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New Zealand: West Coast to Queenstown Drive

Our New Zealand campervan trip now takes you from the South Island’s West Coast to Queenstown. We will follow the Haast River to Mount Aspiring National Park and see the amazing Blue Pools.

What else is there for travelers? The majestic Southern Alps with the turquoise mountain lakes Hawea and Wanaka.

From Wanaka we will take the Cromwell road to Queenstown and in Kawarau Gorge watch New Zealand Bunji jumping.

Blue Pools, West Coast to Queenstown

Blue Pools in Mount Aspiring National Park, New Zealand

This is post number 4 in the series of posts of our South Island road trip. You will find the rest of the trip on this page: New Zealand South Island Road Trip in 11 Days

West Coast to Queenstown: Drive Map


Drive from New Zealand’s West Coast to Queenstown on the map

The map shows you the New Zealand State Highway 6 from Haast to Queenstown. This is the southernmost road of the three that link the South Island’s west to the rest of the island. The other two are the Arthur’s Pass road and the northern route from Nelson.

The State Highway 6 first crosses the Southern Alps and after Wanaka uses river valleys and gorges on the way to Queenstown. We will begin with the southernmost West Coast village Haast:


Haast bridge

Haast bridge crossing the wide Haast River

This is a State Highway 6 bridge in Haast – yes, New Zealand highway bridges are like this. The Haast bridge lets you cross the massive river that we will follow up to the narrow Haast Pass higher up in the Southern Alps.

The pass forms a dividing range, where on the opposite side another river takes mountain water to lakes that exist on the other side. That one is the Makarora River and runs down to Lake Wanaka. We will follow that river as well, but first about Haast:

Haast, a Farming Country

Like all New Zealand Haast is a farming country, green and hilly and gets a lot of rain. At Haast we met nice farm animals:

A New Zealand pony

New Zealand South Island sheep

Driving from Haast to Queenstown: the farming country of Haast

In addition, Haast is a well-known tourist area and popular with hikers. That’s because the little village makes a good base for exploring the nearby Mount Aspiring National Park.

The small community has some hotels, quest houses and holiday parks, and a couple of pubs and shops. And plenty of beautiful rural scenery:

Driving from West Coast to Queenstown

Rural landscape in Haast

This is the Haast River flowing in a deep gorge surrounded by thick rainforest. The river water is crystal clear, cold mountain water running from the Southern Alps. In autumn there’s very little water but probably much more in the spring, at the time mountain snow melts away.


So we followed the Haast River and left the coast behind. The first stop on our drive from West Coast to Queenstown was Thunder Creek Falls.

Thunder Creek Falls

Thunder Creek Falls, Mount Aspiring National Park

Mount Aspiring National Park: Thunder Creek Falls

 The Thunder Creek falls are located in one of the many river bends along the road.

The place is well marked and right off the State Highway, you just have to find your way through a small forest. The air down where the river flows is cool and humid and there’s a spray coming from the misty waterfall.

The Thunder Creek waterfall is a high one, the water drops 96 meters. This really looks like a national park!

Thunder Creek Falls, Mount Aspiring National Park

Thunder Creek, New Zealand’s South Island

Mount Aspiring National Park

Mount Aspiring National Park is New Zealand’s third largest in size.

The mountains offer a lot of outdoor activities, mainly connected to hiking, biking and climbing. The highest peak is Mount Aspiring, 3030 m. The top of Mount Aspiring is pyramid shaped and looks like the European Matterhorn.

Gates of Haast Bridge

Gates of Haast, West Coast to Queenstown drive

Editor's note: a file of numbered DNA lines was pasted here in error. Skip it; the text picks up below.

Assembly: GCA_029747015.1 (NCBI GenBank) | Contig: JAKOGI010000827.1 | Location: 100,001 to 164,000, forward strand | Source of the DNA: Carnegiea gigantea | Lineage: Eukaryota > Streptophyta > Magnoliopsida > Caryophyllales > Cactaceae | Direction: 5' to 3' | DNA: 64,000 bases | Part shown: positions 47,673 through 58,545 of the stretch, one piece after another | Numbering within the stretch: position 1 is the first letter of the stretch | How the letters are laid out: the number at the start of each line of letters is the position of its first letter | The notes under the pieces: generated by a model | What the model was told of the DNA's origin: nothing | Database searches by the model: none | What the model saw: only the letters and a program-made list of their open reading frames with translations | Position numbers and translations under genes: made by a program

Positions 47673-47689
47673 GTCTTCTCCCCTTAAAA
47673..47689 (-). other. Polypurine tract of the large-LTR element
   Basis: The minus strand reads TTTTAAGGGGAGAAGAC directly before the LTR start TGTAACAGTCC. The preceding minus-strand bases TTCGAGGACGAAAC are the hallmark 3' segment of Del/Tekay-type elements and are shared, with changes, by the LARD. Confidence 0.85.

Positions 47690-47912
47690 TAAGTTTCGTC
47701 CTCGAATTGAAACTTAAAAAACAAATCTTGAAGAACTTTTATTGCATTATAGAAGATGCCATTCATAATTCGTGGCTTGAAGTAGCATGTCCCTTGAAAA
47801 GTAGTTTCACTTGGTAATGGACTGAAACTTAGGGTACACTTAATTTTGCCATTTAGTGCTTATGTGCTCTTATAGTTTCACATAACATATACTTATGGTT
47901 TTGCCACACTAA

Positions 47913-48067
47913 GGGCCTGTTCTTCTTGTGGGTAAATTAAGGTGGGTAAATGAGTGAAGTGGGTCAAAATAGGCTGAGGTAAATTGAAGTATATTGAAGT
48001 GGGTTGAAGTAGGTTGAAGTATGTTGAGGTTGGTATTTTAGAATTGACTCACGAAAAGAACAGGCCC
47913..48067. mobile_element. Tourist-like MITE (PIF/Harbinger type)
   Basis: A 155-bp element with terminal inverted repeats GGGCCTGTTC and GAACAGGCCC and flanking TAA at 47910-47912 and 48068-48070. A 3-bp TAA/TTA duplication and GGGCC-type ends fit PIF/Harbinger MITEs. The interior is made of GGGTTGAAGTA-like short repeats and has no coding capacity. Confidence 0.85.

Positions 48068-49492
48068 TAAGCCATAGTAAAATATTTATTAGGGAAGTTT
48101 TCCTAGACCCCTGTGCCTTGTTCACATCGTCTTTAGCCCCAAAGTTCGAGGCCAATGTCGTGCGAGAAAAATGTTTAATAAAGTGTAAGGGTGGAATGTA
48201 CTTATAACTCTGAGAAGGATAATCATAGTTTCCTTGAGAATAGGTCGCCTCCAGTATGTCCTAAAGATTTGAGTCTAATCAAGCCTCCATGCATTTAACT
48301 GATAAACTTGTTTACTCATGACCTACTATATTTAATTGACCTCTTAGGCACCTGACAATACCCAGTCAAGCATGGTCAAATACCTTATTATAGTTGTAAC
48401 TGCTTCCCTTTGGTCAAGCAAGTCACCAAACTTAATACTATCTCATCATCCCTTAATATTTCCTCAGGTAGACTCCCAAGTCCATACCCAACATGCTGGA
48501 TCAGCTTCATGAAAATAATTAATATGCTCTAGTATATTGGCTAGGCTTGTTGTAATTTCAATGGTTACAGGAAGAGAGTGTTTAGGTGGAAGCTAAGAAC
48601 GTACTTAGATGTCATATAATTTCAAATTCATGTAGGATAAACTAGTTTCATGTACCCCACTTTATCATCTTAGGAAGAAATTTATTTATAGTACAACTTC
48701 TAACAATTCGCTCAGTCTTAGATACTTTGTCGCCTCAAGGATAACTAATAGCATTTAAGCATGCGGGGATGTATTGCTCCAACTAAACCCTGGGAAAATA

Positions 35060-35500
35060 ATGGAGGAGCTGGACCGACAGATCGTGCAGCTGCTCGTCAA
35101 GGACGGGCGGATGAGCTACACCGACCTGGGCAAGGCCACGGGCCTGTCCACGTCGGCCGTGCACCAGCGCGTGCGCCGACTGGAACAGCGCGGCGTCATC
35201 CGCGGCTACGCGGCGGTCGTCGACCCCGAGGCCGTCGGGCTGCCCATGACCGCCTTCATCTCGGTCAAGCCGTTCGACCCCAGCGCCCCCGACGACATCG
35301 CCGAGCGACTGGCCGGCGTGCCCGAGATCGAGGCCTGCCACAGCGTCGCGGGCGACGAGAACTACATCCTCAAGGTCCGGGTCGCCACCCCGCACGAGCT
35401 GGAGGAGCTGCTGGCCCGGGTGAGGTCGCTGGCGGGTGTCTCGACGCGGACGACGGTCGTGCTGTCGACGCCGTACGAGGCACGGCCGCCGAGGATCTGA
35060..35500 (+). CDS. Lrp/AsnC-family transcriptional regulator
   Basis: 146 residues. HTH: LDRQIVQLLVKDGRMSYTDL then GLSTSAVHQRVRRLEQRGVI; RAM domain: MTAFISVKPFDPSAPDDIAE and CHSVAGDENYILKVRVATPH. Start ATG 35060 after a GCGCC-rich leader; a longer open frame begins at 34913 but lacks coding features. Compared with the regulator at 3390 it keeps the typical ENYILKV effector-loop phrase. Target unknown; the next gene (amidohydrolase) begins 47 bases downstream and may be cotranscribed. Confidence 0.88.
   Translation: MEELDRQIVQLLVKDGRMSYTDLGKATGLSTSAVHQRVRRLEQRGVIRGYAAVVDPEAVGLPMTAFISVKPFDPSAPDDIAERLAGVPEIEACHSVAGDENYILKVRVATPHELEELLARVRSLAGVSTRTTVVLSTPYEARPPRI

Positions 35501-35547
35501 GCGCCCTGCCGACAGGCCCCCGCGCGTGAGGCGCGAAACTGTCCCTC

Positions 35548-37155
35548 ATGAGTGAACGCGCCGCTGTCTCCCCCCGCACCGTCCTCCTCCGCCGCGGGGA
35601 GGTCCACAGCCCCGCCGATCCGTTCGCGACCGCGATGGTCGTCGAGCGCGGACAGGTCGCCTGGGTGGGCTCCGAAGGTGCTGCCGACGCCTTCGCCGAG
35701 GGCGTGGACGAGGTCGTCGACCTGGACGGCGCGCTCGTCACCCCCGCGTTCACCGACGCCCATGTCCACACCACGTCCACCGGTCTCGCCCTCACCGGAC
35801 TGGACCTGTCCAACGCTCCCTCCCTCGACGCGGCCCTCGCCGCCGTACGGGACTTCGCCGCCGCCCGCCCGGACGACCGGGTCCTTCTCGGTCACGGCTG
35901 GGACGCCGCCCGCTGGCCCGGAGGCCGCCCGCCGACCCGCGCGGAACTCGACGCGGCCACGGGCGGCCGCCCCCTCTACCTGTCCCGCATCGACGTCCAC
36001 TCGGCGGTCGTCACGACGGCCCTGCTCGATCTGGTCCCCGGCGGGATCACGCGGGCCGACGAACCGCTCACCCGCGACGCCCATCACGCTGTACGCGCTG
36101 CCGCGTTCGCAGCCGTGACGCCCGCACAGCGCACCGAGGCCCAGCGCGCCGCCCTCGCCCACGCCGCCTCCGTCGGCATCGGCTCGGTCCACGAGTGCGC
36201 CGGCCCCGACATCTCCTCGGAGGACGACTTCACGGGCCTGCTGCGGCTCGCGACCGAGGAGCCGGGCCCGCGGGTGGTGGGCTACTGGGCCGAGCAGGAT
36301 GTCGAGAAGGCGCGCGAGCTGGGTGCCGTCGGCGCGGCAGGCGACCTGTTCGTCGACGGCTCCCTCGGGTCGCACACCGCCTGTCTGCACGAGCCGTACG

Driving from West Coast to Queenstown: Gates of Haast Bridge

The road winds up to our next stop: the Gates of Haast Bridge located at a high altitude with the wild Haast River below it in the deep gorge. This all is backed by the 2500 m Mount Brewster. And of course this bridge, too, is narrow and you will have to watch for oncoming traffic:


Up we went, being after a short drive surrounded by stunning arctic vegetation. There was the Blue Pools car park from where it’s a short walk to the famous pools:

The Blue Pools

Blue Pools, West Coast to Queenstown drive

What to see on the West Coast to Queenstown drive: the Blue Pools

The Blue Pools Walk is short 30 min hike through an ancient forest. Even when the forest is located high up in the mountains it contains old, exotic plants that make you feel you are in a fairy tale.

We really loved the short Blue Pools Walk and the fairy-tale forest. Never seen anything like this!

Blue Pools hanging bridge

Blue Pools suspension bridge

There are a couple of suspension bridges across two crossing rivers. You will first cross a wide and shallow river that has the same color as the blue pool. The second bridge is where the Blue Pools, the sight is.


Look at these fresh, ice cold mountain pools, they simply look fantastic! And so BLUE. Would like to swim but the water is ice cold, not much more than +6 C , just like the air. You can tell you are at a high altitude.

Blue Pools Walk vegetation

The Blue Pools Walk takes you through an ancient forest

The Blue Pools are just north of the village of Makarora, in an area that has other great arctic walks as well.

You can see the other walks marked on the map where also the most interesting waterfalls are marked.

Mount Aspiring hiking map

Mount Aspiring and Blue Pools hiking map

To enjoy the great nature of Mount Aspiring National Park you should stay here for some more time. We, however, couldn’t, we had to drive on.

We only had time with one more short hike, the Cameron Creek Lookout Walk before taking the State Highway 6 down towards Lake Wanaka.

Lake Wanaka

Drive from Haast to Queenstown: Lake Wanaka

Drive from Haast to Queenstown: Lake Wanaka

Oh how it looks like autumn! – It is autumn and yellow leaves in the mountains. It’s that time, the end of April.


Lake Wanaka autumn views

Until now, we have only seen rainforest in New Zealand. Rainforests stay green all year round and here we got autumn colours! Or has the best foliage already gone at these altitudes? The colours are so mild and nature is already turning brown. But of course even brown shades look nice.

West Coast to Queenstown mountain view

State Highway 6 along Lake Wanaka

Lake Hawea

From West Coast to Queenstown, Lake Hawea

The next lake: Lake Hawea

The State Highway then takes you to the next lake, Lake Hawea. Even on a cloudy day Lake Hawea looks stunning. It should have bright blue waters which you won’t see today.

The lake is very deep in places which you don’t see either. Deep lakes like this are good for fishing.


There are many beautiful places where you could camp around the lake and I would like to stay. There is a holiday park too, the Lake Hawea Holiday Park. It’s at the lake’s south end.